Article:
The green line is measured Carbon Dioxide abundance; on the scale given, the modern amount of 380 ppm is literally an inch of so off the chart. The red line is dust. It is no surprise that the coldest periods were the dustiest.

I don't have a chart to show the eight "Bond Events" that have occurred in the past 11,000 years, but some of them included cold worse than the LIA and heat greater than the present time of "record heat waves". Broecker and Kunzig don't mention Bond Events.

That doesn't mean they are wrong, though. I think human releases of CO2 really are adding to the heat load of Earth's surface, atmosphere and oceans. I just don't think it is all bad news. I have on hand a report, the Global Agro-ecological Assessment for Agriculture in the 21st Century by Fischer, Shah, Velthuizen and Nachtergaele. In its section on cultivable land (p13), we find that only Asia is using all the land available to it for food. The two areas with the most potential for expanded farming are Africa and South America; a distant third and fourth are Europe plus Russia and North America.

There is no comparable chart for the expected changes with a warmer climate, but there is a table on p23 with some estimates. Basically, because rainfall will increase in most areas, even though certain major desert areas will expand, they predict that global agriculture will be slightly more favorable, with these extrema:
  • For Europe, Russia, and North America, the warmer the better.
  • South America will experience the greatest decrease of cultivable land (10% to 20%).
  • Africa will experience a modest decrease.
  • Asia and Oceania will be little affected.
What nobody says enough about is which crops will be favored or disfavored. All crops do better with more CO2 in the air, but Rice does the best. Farmers who are well enough off feed the gas to rice paddies, where it is found that ten to twelve times the "ordinary" amount of ambient CO2 gives bumper rice crops. Maize and sugarcane are little affected, because they use C4 photosynthesis, which can make effective use of even one-fifth the "ordinary" amount of CO2. (In my opinion, C4 photosynthesis is the prime driver of glacial cycles, since such plants became widespread in the Pliocene: more grass = more ice.)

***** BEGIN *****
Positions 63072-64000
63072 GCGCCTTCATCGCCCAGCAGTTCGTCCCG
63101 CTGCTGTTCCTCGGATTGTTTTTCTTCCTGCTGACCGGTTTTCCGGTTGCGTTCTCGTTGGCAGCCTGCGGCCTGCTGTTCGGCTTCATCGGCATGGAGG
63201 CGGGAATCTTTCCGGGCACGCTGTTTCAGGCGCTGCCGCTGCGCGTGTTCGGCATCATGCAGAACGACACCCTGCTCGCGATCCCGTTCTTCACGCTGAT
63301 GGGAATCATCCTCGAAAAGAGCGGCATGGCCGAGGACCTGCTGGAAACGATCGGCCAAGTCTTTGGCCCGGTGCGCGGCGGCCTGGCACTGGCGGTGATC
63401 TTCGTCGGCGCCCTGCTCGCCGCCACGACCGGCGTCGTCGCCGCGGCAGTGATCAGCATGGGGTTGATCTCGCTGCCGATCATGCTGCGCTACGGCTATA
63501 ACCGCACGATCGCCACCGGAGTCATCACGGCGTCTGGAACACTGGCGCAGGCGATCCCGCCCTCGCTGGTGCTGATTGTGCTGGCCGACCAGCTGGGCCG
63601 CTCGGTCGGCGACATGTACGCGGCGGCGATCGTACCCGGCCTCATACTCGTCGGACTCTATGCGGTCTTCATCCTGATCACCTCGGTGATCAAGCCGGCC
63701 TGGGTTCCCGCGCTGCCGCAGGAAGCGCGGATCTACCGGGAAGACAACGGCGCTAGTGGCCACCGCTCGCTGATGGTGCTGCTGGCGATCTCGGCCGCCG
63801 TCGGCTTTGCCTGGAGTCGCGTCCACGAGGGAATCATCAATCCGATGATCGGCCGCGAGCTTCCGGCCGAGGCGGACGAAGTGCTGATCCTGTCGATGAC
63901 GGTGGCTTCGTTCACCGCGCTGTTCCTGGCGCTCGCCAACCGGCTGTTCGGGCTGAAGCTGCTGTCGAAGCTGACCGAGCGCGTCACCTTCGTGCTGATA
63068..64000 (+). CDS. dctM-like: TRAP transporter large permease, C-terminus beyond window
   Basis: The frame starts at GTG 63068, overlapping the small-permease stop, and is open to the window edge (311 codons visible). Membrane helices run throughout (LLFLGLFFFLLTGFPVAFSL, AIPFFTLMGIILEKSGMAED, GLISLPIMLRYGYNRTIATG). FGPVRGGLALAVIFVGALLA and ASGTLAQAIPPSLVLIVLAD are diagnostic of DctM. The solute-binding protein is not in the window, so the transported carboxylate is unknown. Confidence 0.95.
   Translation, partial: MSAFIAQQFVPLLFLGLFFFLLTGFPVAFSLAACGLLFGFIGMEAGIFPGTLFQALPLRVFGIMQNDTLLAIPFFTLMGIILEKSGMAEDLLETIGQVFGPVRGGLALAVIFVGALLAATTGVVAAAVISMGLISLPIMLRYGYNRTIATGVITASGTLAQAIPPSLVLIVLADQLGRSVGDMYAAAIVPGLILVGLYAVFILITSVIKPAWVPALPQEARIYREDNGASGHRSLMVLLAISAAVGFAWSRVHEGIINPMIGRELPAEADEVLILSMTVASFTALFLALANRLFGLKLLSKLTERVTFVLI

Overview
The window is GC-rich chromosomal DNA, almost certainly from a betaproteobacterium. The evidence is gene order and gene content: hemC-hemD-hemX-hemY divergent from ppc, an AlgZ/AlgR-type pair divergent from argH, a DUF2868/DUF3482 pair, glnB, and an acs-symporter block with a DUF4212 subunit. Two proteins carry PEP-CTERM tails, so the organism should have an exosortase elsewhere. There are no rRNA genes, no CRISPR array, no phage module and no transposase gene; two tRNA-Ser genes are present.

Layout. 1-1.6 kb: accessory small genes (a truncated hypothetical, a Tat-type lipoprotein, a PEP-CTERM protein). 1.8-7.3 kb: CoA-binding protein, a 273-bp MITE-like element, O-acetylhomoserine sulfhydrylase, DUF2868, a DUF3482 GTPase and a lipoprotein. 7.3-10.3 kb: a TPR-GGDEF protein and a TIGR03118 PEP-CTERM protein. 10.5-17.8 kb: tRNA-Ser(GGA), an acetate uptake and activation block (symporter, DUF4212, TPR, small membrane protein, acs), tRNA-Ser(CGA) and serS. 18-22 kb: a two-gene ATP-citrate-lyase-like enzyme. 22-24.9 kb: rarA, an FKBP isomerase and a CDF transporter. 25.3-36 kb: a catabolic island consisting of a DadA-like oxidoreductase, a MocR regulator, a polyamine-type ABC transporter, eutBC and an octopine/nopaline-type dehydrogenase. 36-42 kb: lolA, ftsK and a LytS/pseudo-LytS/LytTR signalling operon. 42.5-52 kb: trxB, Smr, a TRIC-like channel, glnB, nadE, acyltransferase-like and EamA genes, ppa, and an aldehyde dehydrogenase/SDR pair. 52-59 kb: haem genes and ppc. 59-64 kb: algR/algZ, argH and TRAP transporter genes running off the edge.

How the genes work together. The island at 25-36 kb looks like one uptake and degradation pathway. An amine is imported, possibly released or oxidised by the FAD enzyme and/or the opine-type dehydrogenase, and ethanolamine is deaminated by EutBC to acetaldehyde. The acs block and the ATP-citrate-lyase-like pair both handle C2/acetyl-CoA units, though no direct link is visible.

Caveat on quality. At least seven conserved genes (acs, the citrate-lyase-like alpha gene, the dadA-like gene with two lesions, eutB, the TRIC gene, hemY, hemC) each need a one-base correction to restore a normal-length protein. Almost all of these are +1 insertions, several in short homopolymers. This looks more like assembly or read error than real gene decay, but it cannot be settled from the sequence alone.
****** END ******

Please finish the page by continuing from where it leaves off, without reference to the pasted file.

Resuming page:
Dr. Broecker's analysis in the last few chapters of the book is most captivating. He discusses, and eliminates, nearly all "alternative energy" as a short-term solution. He settles on Carbon Dioxide Sequestration for both long- and short-term potential, though he holds out little hope that Americans will have the political will to do much about it.

He makes one stunning comparison: Firstly, the amount of CO2 we must gather yearly for "total offset", if liquefied, would cover Manhattan Island almost a quarter mile deep. However, and secondly, the amount of wastewater we treat in the US every year would cover Manhattan twice that deep. The infrastructure to treat that water was all built in the past forty years. So the infrastructure to "do a job" on the sky is but half as grand. It is quite doable. This is the kind of image I'd like to see made much more of, publicly. It is likely that we'll want to do something to counter our gassing-up of the atmosphere, at some point. It is doable.